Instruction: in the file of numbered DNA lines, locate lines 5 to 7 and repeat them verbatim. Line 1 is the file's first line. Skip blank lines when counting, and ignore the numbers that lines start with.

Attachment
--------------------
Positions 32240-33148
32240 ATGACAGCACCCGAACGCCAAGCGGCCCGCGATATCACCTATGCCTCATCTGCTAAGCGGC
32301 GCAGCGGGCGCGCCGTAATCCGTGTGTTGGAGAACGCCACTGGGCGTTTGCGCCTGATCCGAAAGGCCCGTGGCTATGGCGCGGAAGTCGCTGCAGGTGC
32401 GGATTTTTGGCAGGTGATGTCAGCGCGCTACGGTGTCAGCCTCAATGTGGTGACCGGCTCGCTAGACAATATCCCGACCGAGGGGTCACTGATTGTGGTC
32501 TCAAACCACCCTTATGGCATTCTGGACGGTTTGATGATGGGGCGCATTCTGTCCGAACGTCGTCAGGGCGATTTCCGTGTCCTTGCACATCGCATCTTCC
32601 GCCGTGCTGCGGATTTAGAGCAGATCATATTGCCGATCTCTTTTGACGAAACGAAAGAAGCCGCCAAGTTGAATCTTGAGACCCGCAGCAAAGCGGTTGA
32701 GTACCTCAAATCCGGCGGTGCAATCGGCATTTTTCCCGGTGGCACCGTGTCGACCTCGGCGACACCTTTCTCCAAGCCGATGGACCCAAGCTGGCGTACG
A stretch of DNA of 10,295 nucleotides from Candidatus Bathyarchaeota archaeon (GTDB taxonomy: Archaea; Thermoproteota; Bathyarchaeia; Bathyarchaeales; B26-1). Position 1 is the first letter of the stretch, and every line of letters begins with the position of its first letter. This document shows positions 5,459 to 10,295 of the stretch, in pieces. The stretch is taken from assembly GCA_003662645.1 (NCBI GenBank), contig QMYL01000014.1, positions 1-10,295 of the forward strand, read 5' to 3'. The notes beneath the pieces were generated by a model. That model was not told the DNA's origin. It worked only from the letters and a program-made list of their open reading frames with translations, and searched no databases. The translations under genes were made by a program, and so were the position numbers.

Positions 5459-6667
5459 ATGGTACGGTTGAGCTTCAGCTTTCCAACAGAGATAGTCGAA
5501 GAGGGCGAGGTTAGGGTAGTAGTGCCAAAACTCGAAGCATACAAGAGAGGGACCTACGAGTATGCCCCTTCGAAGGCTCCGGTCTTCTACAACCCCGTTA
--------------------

32501 TCAAACCACCCTTATGGCATTCTGGACGGTTTGATGATGGGGCGCATTCTGTCCGAACGTCGTCAGGGCGATTTCCGTGTCCTTGCACATCGCATCTTCC
32601 GCCGTGCTGCGGATTTAGAGCAGATCATATTGCCGATCTCTTTTGACGAAACGAAAGAAGCCGCCAAGTTGAATCTTGAGACCCGCAGCAAAGCGGTTGA
32701 GTACCTCAAATCCGGCGGTGCAATCGGCATTTTTCCCGGTGGCACCGTGTCGACCTCGGCGACACCTTTCTCCAAGCCGATGGACCCAAGCTGGCGTACG